November 2017, rev. December 2017

Many problems don't have obvious solutions. Which means in general one can't be sure ahead of time if a plan of attack will solve a problem.

But that a plan may not yield a solution doesn't mean one can't make claims with certainty about the plan. It's possible to not know with certainty if something is true but to be able to claim with certainty what the consequences will be if it is.

For example, if the success of a plan depends on x being true and the value of x is unknown, it's possible to claim with certainty that if x turns out to be true then surely the consequence will be y.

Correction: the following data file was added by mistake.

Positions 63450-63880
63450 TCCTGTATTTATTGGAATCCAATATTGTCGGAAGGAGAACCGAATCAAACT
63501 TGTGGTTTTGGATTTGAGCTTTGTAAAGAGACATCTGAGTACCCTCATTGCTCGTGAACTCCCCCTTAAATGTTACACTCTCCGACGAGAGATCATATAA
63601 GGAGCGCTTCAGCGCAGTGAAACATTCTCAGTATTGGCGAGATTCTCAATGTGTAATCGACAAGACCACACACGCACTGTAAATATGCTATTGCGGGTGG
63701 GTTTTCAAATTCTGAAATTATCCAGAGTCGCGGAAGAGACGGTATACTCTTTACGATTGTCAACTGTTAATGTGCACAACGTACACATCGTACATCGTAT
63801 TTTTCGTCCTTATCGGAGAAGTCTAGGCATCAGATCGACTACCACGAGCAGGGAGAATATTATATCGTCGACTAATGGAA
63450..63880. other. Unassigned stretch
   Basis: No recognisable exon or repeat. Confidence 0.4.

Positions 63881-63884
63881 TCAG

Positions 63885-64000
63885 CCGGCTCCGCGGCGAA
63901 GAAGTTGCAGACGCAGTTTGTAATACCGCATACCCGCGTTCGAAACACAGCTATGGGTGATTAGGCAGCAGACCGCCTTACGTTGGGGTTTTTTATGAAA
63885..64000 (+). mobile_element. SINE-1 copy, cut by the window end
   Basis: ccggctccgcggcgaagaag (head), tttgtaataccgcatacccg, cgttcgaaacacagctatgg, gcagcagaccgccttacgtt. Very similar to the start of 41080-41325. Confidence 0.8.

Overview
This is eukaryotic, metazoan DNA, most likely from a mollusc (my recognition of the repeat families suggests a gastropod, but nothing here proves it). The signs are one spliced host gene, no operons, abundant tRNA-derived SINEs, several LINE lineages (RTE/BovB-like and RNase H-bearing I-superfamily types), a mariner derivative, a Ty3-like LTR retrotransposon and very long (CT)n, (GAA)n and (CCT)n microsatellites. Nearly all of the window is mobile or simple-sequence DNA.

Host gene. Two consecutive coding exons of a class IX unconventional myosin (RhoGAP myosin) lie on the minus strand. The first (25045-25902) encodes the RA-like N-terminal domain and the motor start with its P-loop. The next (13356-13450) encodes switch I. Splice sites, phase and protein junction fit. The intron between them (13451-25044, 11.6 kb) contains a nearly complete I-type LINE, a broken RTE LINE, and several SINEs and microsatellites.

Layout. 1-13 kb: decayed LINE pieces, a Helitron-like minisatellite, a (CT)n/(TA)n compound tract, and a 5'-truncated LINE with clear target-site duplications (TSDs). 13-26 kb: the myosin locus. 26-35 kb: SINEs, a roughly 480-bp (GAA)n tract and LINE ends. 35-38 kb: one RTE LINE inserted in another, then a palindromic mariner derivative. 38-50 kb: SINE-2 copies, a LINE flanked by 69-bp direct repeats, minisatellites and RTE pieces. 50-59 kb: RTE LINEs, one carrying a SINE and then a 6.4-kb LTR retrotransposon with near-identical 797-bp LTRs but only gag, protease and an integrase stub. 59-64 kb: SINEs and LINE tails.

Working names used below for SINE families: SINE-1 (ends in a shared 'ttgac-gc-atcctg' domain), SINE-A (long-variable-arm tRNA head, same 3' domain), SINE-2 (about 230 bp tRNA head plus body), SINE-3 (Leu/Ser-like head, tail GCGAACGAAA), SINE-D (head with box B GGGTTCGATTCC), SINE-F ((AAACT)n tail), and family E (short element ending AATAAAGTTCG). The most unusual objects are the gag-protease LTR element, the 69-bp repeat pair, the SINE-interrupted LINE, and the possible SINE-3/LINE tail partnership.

This is a powerful property, because it allows for progress in the absence of complete information. What-if questions help pick among plans when you don't know if something is true.